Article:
Negotiations are proceeding smoothly toward our goal of purchasing the building in which we currently rent space in the First Universalist Church in Woonsocket, R.I.  We hope to announce good news soon.
Meanwhile, it has been a very good summer on the donation front.  Since mid-July,  96 members and friends donated $13,602 dollars to the building fund campaign.  To date, $78,223 has been donated and pledged since Phase II of the campaign began on April 1, 2007.  In total, since the building fund began the AFGS has collected nearly $200,000 in donations and pledges.  But we need much more in the coffers to both purchase a building and make any necessary repairs and renovations to convert it into a Franco American Cultural Center.  If you have not yet done so, won’t you please consider making a donation today? 
Donating is easy and secure here on our Web site.  To access the donation pledge form, simply click here now.


Thank you for your support.

July 08, 2007

During the past ten weeks, over 100 generous members and friends donated or pledged over $40,000 to the campaign. Donations and pledges are continuing to come in weekly. We are very grateful for the commitments that our members and friends have made to our Society and their belief in our vision for the future.
On May 20, the First Universalist Church voted to sell their building, which is also home to AFGS. The Society has been given the right of first refusal to purchase the building. Once the congregation obtains an appraisal we will begin discussions about the possible purchase. The congregation has indicated that they plan to have the appraisal completed by the end of July and would like to close the sale by the end of September. 
Given this tight timetable, it is more important than ever that we step up the campaign. It is critical that we have as much capital available as possible should the negotiations turn out favorably for AFGS. That would mean that we may be able to purchase the building and move forward with our vision for our Society.
If you have not already done so, won’t you please send in your pledge or donation today? You can download a pledge card from our Web site,, or donate directly on our secure Web page. If you have questions about the campaign, contact Norm Deragon, the AFGS Building Fund chair, by e-mail at, or by phone at (401) 524-7315.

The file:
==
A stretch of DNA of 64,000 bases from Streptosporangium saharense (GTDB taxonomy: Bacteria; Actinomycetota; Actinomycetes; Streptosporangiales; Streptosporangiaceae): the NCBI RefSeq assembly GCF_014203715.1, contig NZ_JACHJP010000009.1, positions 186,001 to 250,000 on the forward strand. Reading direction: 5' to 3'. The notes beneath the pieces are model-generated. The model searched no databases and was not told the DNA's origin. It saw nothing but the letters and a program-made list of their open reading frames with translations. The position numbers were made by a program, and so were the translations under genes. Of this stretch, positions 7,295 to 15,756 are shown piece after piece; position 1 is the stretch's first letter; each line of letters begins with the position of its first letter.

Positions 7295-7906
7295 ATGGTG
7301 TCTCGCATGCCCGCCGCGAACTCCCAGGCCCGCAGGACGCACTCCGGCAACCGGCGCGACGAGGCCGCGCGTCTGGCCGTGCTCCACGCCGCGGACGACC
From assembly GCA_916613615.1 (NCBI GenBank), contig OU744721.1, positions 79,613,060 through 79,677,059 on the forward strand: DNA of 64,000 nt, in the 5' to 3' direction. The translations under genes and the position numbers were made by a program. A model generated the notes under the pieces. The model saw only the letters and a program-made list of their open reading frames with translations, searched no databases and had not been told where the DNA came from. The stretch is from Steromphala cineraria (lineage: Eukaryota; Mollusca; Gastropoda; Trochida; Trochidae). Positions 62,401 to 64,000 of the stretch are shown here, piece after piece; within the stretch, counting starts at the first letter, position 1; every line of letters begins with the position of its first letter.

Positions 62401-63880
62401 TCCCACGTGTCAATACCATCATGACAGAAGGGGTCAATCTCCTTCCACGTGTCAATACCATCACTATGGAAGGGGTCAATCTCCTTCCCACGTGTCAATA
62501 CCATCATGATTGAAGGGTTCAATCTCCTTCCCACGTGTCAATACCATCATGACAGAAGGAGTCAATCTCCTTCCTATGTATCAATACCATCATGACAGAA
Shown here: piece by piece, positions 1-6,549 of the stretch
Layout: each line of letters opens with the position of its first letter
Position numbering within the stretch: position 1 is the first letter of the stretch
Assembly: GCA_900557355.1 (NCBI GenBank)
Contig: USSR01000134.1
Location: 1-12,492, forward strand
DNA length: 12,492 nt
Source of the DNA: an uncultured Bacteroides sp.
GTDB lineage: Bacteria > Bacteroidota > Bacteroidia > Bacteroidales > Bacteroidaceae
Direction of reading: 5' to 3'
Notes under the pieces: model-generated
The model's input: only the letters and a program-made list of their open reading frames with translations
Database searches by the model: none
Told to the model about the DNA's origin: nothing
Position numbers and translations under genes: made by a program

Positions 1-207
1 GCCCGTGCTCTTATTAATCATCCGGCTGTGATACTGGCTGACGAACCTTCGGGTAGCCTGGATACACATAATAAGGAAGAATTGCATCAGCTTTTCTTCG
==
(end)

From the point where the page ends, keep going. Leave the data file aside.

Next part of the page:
May 7, 2007

Donations to Phase II of the AFGS Building Fund campaign have been arriving steadily. As of Saturday, May 12, a total of 90 cash donations and pledges have been received for a total of $33,624.
On May 7, interest was posted to the two building fund bank accounts. As of that date, the AFGS Building Fund total (Phases I and II) was $133,942.50.
The board of directors and building fund committee express their sincere appreciation for the support of our members and others who have contributed so generously to the campaign.
An Honor Roll of Donors will soon be posted on the Web site and will be posted in the library and distributed through the Society newsletter.
On May 20 our landlord, the First Universalist Church, will hold its annual meeting. On the agenda is a discussion by the congregation on whether to sell the church building. The AFGS was given the right of first refusal on the purchase should the church decide to sell. We will keep you posted on any developments.

April 17, 2007

Phase II of the AFGS Building Fund campaign is entering its third week. The AFGS Building Fund Committee is very pleased to announce that as of Saturday, April 14, donations and pledges received since April 1 total $14,778. Forty-two individuals have made donations and/or pledges to the fund.
During the first week ending Saturday, April 7, we received donations and pledges totaling $3,784 with 21 one-time donations of $1,468, and 2 pledges totaling $2,316 to be paid over three years and one year. 
During week 2, we received 19 donations totaling $10,994. There were 15 one-time donations totaling $6,230, including a very generous $5,000 donation from the Savoie Family Foundation. Four pledges totaled $4,764. 
The committee is compiling an Honor Roll of Building Fund Donors to Phases I and II of the campaign. We will be publishing this list and posting it on the Web site in the near future.
On behalf of the board of directors, the committee extends its deepest appreciation to all who have supported this campaign to date. 


American French Genealogical Society

Building Fund Campaign

Please join us by making a generous contribution to the campaign. The on-line brochure reviews AFGS and its commitment to 
"Preserving our Past...Building our Future".   
Click on How You Can Help for information on the different ways you can help with this goal. By donating, you will help establish a permanent home for our Society to grow and prosper.
Keep in mind that critical decisions about our future will be made in the coming weeks. We need your support now to make certain that the Society can continue its important work. 
Please download the pledge card and mail it today, or Pledge online   Either way you will help the AFGS in 
"Preserving our Past…and Building our Future".
AFGS Building Fund Progress Gage

American-French Genealogical Society
Building Fund Committee
P.O. Box 830
Woonsocket, RI